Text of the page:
- If You Host Your Databases On-premises Power, HVAC, net Rack & stack Server maintenance OS patches DB s/w patches Database backups Scaling High availability DB s/w installs OS installation you App optimization
- Power, HVAC, net Rack & stack Server maintenance OS patches DB s/w patches Database backups Scaling High availability DB s/w installs OS installation you App optimization If You Host Your Databases On-premises
- If You Host Your Databases in EC2 Power, HVAC, net Rack & stack Server maintenance OS patches DB s/w patches Database backups Scaling High availability DB s/w installs OS installation you App optimization
- OS patches DB s/w patches Database backups Scaling High availability DB s/w installs you App optimization Power, HVAC, net Rack & stack Server maintenance OS installation If You Host Your Databases in EC2
- If You Choose a Managed Database Service Power, HVAC, net Rack & stack Server maintenance OS patches DB s/w patches Database backups App optimization High availability DB s/w installs OS installation you Scaling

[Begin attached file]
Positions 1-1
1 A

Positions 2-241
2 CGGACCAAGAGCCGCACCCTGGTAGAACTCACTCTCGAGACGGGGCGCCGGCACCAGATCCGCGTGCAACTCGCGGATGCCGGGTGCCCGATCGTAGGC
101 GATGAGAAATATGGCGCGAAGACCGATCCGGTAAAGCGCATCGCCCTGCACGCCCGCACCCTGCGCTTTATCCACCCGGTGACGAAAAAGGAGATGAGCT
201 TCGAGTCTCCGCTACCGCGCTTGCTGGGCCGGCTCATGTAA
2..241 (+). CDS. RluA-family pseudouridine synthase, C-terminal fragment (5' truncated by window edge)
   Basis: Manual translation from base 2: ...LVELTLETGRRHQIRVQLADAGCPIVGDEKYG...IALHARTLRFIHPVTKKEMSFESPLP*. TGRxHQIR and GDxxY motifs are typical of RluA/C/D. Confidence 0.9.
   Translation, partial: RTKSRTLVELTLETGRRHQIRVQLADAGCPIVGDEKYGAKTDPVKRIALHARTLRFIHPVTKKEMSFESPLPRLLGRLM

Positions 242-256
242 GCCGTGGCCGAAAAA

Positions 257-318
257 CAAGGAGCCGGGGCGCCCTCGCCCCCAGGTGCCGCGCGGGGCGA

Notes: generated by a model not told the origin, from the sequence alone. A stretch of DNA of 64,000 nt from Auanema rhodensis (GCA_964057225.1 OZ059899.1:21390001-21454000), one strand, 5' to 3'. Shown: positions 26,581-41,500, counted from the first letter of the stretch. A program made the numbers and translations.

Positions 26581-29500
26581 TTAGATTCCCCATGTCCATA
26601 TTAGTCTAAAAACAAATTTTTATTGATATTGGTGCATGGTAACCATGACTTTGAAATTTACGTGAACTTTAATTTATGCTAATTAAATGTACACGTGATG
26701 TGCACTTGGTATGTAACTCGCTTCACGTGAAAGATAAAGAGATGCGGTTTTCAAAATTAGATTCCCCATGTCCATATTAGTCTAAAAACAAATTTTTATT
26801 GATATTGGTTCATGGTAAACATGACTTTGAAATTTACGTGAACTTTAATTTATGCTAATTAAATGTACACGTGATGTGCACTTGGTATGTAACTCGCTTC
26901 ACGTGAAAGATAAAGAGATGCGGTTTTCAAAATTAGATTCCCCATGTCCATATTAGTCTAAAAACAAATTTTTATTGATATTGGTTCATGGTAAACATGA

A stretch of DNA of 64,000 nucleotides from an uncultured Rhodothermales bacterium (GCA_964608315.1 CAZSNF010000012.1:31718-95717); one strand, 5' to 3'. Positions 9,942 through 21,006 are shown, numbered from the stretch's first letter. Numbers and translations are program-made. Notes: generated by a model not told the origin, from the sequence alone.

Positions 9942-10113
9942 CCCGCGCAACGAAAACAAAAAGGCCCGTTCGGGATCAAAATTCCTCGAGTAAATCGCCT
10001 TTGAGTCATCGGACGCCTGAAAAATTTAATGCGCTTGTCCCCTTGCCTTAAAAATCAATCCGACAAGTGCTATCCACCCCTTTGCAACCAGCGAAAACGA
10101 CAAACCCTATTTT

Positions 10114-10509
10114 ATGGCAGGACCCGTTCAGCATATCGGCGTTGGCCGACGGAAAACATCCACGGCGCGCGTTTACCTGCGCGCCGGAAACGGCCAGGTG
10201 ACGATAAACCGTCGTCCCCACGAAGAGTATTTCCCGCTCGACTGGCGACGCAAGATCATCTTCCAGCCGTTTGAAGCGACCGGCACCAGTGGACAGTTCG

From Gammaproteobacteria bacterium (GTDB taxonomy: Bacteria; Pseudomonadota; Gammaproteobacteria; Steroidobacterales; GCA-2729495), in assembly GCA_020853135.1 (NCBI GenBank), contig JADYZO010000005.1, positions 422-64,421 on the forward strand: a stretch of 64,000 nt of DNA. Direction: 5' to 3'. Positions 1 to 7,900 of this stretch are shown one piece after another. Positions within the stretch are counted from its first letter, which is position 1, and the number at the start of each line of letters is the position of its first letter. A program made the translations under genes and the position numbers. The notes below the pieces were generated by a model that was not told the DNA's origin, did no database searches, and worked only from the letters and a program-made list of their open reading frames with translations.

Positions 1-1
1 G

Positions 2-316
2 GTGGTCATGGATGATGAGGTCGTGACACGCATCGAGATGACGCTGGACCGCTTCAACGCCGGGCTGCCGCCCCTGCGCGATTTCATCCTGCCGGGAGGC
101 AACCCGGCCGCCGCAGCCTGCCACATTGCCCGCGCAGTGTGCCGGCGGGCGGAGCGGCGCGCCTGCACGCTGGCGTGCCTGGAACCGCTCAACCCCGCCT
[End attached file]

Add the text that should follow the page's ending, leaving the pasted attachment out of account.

- differentiated effort increases the uniqueness of an application
- Amazon RDS Amazon DynamoDB Amazon Redshift Amazon ElastiCache Compute Storage AWS Global Infrastructure Database Application Services Deployment & Administration Networking AWS Database Services Scalable High Performance Application Storage in the Cloud
- Relational Databases Fully managed; zero admin MySQL, Oracle, Postgres, SQL Server Trillions of I/O requests/month Amazon RDS
- Flipboard relies on Amazon RDS Flipboard is an online magazine with millions of users and billions of flips per month Uses Amazon RDS and its Multi-AZ capabilities to store mission critical user data "We were able to go from concept to delivered product in about six months with just a handful of engineers." - Greg Scallan, Chief Architect, Flipboard